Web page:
Beverly Country Club
Illinois, United States of America

Eighth hole, 425/405 yards; Relating to the green expansions, Prichard faced an interesting dilemma here at the eighth, which was one-third its present size in Ross’s day. In preparation for hosting the 1963 Western Open, the green was dramatically expanded forward and now measures a whopping sixty-five yards (!) from front to back. The angle of the green coupled with the graceful slope at its back affords a number of interesting hole locations. While Ross never designed a green remotely similar to it, the present day green has great golf qualities. In the end, Prichard wisely opted to leave the green its full size. It works wonderfully well, with the front left and back right hole locations being among the most vexing on the course.

The course’s most deceiving approach shot was created in 2002 when Prichard restored a central hazard to the fairway. It might look like it snuggles up against the green but in fact, the green doesn’t commence for 40 paces.

Eleventh hole, 605/570 yards; The golfer now enters the best portion of the property and stays on it for the rest of the round. Additionally, Ross kicks into high gear on some of the green complexes, building exotic back knobs and wings in some instances. Take this one for instance, which comes at the end of one of the longest holes in Chicago. The green falls over seven feet from the high back left knob to the lower front right. As part of stage three, the knob will once again be made part of the putting surface. Starting in 2020, golfers will be able to use the knob to their advantage as a backboard to access back left and back middle hole locations. It is an important fun element that will soon be part of the equation again at Beverly, both here and at the fourteenth. No one has ever doubted Beverly’s toughness, but when adjectives like ‘creativity’ and ‘fun’ get added into the equation, Beverly rises to an altogether higher plateau.

The high back left corner will soon be part of the green again, opening up a myriad of possible options for the thinking golfer.

Twelfth hole, 165/140 yards; The pitch of the green coupled with the idyllic pond remind the golfer of another oft-photographed Ross one shotter: the third at Pine Needles. Prichard regained the original depth of the five greenside bunkers in 2002, giving this hole additional menace beyond its challenging putting surface. In 2019/2020, Tyler Rae and he will be extending the green front left to recover the dramatic front left hole location that was used in the 1931 U.S. Amateur.

The far back left and right hole locations are particularly difficult as the green slopes away at its rear corners.

Thirteenth hole, 385/375 yards; Sometimes it is just as important as to what a club hasn’t done as to what it has done. In the case of Beverly, several blind tee shots exist and it would have been easy to have altered one or more of them over the past 70 years. Mercifully, apart from one hillock at eleven that Ross advised should be lowered, they never have. The easiest one to have altered in recent times ‘for the sake of fairness’ would have been this one, whereby the tee ball must clear an abrupt hill 80 yards in front of the tee. By not doing so, the golfer is all the more keenly aware of the property’s exceptional movement. In fact, Beverly is presently considering suppressing, or lowering, several tees to aid in one’s appreciation of the rolling topography.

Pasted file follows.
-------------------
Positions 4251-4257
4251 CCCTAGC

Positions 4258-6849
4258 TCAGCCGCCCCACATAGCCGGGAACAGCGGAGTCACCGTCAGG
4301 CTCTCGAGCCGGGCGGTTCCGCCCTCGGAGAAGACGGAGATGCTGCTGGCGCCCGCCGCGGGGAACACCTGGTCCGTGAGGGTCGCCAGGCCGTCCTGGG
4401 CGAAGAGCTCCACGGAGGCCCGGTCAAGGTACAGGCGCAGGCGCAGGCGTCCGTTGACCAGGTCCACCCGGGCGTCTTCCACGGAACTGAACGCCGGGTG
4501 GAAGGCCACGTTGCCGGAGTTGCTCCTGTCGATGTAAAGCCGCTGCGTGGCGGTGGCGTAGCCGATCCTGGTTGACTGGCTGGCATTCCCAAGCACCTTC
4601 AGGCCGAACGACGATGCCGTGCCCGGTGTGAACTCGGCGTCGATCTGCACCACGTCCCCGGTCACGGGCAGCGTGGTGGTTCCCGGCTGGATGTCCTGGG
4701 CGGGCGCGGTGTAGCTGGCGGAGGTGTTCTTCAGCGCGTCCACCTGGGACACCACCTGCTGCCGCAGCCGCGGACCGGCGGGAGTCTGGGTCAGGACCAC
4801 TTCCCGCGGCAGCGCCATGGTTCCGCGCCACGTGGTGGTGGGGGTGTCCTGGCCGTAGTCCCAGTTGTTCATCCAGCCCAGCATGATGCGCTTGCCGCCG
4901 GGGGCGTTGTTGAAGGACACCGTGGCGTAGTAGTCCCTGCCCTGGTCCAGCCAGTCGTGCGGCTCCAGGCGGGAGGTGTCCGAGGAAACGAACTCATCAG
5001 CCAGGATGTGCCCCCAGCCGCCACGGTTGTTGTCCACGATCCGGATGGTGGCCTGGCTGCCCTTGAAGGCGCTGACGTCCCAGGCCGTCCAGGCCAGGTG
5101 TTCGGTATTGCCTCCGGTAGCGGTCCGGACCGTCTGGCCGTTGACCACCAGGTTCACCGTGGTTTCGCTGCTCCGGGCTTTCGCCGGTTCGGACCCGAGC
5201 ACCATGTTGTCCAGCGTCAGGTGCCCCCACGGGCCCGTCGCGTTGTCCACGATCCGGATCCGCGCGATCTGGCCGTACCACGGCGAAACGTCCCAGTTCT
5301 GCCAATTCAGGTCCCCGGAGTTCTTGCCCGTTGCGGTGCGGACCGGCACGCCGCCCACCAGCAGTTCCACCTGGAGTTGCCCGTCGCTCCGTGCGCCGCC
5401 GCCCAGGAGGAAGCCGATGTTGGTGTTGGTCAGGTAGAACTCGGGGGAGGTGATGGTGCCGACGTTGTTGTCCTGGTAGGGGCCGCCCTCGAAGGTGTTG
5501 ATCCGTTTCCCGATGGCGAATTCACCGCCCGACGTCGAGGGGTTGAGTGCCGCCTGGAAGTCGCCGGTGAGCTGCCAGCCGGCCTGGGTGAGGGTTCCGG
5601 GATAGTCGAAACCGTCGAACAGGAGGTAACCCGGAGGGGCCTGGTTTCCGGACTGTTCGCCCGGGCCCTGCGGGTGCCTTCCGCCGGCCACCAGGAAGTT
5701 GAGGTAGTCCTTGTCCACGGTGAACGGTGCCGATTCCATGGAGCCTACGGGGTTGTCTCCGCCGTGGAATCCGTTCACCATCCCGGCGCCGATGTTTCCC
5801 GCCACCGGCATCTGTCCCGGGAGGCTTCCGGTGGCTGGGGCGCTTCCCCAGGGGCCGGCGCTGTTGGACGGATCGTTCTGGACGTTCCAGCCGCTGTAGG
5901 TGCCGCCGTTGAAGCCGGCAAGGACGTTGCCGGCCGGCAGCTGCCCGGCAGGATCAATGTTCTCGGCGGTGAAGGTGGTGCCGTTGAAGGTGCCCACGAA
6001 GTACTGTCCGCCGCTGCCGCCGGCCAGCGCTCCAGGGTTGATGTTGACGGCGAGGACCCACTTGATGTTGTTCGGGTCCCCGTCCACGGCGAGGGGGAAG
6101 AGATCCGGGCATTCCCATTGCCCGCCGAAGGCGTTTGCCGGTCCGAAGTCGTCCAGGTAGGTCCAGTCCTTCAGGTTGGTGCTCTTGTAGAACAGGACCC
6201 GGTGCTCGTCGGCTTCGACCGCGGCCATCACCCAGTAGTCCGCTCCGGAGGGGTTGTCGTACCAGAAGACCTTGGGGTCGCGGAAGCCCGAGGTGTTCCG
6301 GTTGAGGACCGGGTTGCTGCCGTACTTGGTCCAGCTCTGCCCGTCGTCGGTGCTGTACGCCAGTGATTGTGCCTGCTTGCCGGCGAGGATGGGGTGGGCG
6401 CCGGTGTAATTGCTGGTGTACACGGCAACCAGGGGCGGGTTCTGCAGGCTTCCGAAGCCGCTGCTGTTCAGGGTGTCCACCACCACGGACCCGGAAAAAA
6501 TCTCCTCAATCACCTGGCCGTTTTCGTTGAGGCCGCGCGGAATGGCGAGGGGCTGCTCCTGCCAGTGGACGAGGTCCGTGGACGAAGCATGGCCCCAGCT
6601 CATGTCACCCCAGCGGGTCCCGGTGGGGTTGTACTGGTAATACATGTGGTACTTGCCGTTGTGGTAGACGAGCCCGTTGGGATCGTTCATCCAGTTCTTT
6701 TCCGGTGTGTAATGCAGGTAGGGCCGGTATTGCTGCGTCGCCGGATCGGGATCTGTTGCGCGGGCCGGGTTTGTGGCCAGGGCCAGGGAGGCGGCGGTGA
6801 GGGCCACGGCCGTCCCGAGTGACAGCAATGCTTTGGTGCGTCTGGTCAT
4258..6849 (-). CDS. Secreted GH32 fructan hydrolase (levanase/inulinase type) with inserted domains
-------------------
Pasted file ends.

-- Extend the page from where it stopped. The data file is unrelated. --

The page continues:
Untouched for over 120 years and still going strong – the tee ball at 13.

Fourteenth hole, 335/325 yards; Beverly is famous for its big finish from fifteen in, so the pair of sub-400 yard holes at thirteen and fourteen that parallel each other take on added significance. To butcher them is tantamount to not playing to your handicap. And both holes are about to get even better as a series of attractive bunkers are being placed between the two fairways and any slight pull will likely find punishment with complacency being the undoing of any golfer who steps onto the tee of either hole without a clear attack plan. At the fourteenth, should the golfer lay back from the tee to avoid the fairway bunkers to the left and right that protect the 100 yard mark? Should he slot his drive between the two bunkers and be left with his trusty 54 degree wedge? Should he drive past the fairway bunkers and get as close to the green as possible? Part of the answer lies with the day’s hole location – the golfer must be able to control his approach, keeping it below the hole at all costs on this steeply pitched green.